But while those two plays are problematic, the Seahawks are usually OK with a team checking the ball down repeatedly to running backs. After stopping the run, Seattle’s biggest defensive priority is eliminating big plays, and again, those two Johnson catch and runs were a problem, but the Seahawks otherwise did a very good job of taking away the explosive passing game. Larry Fitzgerald, who came into the game with a league-leading four receptions of 40 or more yards, had a long of 15 yards in the game, while Arizona’s other top target, Christian Kirk, had a long of 18. In all, those two receivers were limited to 84 combined yards on nine catches, and the Cardinals were held to 206 passing yards. So yes, the Seahawks will want to clean up the issues that led to those to long plays by Johnson, but overall it was a very good game for Seattle’s pass defense.

@flashdash007 asks, “Any chance we’ll see John Ursua or Gary Jennings anytime this year?”

A: Of course there’s a chance we see one or both of those receivers find a role in Seattle’s offense as the season goes along. For starters, rookie receivers should only get better as the year goes along, and unfortunately there’s always the threat of injury, which is why teams like to be deep at every position they can in the first place. But for now, it has obviously been tough for those two to find their way onto the field. Ursua has been active for only one game, while Jennings has been inactive for all four games. The Seahawks kept seven receivers on their 53-man roster because they really like that group, but realistically only four or five of them are going to get significant playing time in a game, and so far this year that has meant Tyler Lockett, DK Metcalf, Jaron Brown, David Moore and Malik Turner. So while there are fans who would love to see those two on the field now, keep in mind that the Seahawks wouldn’t be tying up roster spots on players who are inactive most weeks if they didn’t see bright futures for Ursua and Jennings.

@Jdnlndn asks, “Is Will Dissly the new Gronk?”

A: Let’s go ahead and pump the brakes on that one a little bit, OK? Will Dissly is off to a great start to his career, including four touchdown catches this season and six in eight career games, and he’s also a great blocker. In other words, his future appears to be very bright. Gronkowski, however, is one of the best tight ends to play the game and could very well end up in the Pro Football Hall of Fame. It wouldn’t be fair to Dissly or any young player to start making that kind of comparison at this stage of his career, though again, he’s off to a great start.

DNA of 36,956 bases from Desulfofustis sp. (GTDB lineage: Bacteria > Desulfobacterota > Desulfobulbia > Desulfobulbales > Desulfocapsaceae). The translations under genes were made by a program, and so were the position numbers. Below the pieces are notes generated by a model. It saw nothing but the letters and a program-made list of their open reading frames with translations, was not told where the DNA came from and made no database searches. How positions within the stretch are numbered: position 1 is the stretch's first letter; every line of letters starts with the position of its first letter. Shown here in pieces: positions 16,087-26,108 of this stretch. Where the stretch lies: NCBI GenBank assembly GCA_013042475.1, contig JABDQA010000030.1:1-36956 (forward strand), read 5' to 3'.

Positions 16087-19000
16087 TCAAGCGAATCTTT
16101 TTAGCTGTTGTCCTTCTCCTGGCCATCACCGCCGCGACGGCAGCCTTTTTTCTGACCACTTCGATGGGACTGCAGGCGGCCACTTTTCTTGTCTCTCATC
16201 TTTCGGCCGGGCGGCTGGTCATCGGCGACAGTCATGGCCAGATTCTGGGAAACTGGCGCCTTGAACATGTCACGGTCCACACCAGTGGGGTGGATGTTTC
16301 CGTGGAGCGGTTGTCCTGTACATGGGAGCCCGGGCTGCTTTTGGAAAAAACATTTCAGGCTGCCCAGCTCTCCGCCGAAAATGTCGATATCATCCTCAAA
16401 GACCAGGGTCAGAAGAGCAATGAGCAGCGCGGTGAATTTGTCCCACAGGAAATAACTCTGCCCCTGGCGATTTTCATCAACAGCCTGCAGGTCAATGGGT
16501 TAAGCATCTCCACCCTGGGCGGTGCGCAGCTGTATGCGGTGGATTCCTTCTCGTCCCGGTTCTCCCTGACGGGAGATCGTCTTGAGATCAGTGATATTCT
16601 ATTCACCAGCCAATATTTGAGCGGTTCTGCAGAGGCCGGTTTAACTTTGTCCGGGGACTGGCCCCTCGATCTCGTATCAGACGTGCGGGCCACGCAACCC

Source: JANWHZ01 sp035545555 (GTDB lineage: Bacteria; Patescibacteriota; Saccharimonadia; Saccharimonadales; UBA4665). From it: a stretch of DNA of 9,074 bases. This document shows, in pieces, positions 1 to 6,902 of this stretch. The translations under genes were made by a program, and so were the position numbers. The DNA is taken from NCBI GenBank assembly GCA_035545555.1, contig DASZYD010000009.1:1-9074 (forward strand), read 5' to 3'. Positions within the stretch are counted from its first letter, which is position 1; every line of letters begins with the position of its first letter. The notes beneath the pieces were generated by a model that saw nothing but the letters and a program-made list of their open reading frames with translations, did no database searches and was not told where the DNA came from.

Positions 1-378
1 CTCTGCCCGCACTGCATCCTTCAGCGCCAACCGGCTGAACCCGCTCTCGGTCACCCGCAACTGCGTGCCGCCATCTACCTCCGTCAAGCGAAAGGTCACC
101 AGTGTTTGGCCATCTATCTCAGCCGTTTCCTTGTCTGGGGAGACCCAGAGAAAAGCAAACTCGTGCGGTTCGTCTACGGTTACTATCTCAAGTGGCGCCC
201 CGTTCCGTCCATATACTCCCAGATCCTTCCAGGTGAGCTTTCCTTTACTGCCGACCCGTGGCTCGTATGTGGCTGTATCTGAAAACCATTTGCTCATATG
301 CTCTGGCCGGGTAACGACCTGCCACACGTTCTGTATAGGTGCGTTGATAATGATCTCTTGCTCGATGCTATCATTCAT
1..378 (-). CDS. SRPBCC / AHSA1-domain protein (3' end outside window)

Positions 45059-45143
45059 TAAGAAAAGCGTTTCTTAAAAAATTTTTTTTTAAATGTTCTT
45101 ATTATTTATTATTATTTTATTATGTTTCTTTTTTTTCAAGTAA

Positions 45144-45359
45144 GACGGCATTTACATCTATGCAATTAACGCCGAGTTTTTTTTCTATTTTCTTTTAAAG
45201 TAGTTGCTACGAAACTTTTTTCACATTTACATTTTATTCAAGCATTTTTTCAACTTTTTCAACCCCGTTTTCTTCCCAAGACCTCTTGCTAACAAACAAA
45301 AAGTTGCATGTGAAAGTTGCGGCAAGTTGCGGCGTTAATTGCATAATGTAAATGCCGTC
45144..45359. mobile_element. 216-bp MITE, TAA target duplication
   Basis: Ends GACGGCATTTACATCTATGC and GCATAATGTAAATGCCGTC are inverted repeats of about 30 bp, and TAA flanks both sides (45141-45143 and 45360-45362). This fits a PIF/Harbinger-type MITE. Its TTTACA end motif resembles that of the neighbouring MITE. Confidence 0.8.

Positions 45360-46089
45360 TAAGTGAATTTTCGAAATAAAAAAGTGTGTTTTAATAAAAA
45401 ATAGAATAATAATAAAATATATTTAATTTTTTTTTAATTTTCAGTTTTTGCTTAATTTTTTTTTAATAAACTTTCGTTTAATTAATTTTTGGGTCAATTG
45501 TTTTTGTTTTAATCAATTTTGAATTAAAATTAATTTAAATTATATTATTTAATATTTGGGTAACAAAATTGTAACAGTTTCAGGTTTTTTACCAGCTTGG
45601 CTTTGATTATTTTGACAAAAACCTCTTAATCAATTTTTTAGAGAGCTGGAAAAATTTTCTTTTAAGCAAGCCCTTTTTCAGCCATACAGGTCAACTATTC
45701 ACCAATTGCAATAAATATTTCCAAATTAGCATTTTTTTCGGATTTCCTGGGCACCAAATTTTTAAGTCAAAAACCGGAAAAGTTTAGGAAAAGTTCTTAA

“He’s super talented,” quarterback Russell Wilson said. “He’s a great teammate. He really wants to do anything to help his teammates whether it’s blocking, catching, or doing anything he does. He’s just got the right attitude about everything and I really love that about him. I really love working with him every day. He comes in with the right attitude. He’s a special player. I’m hoping that he continues where he’s heading because he’s going to be a star tight end for a long time in this league and hopefully for the Seattle Seahawks for a long time.”

Joe Gutierrez from Cancun, Mexico, asks, “Big Seahawks fan here, are the Seahawks ever going to play in Mexico? It would be a dream come true to watch them play.”

A: I know nothing of that being the in works anytime soon, but I’d file this question in the never-say-never category. The Seahawks’ trip to London was a big success in terms of fan support, some of that coming from the team’s strong following in Europe, and in the UK and Germany in particular, but a lot of fans also traveled for that game. In theory, some of those same fans would be interested in a trip to Mexico to see their team, right? And as our friend Joe shows, there’s at least some interest in Mexico.

Go behind the scenes with team photographer Rod Mar as he shares moments from the Seattle Seahawks' Week 4 game against the Arizona Cardinals. Eye on the Hawks is presented by Western Washington Toyota Dealers.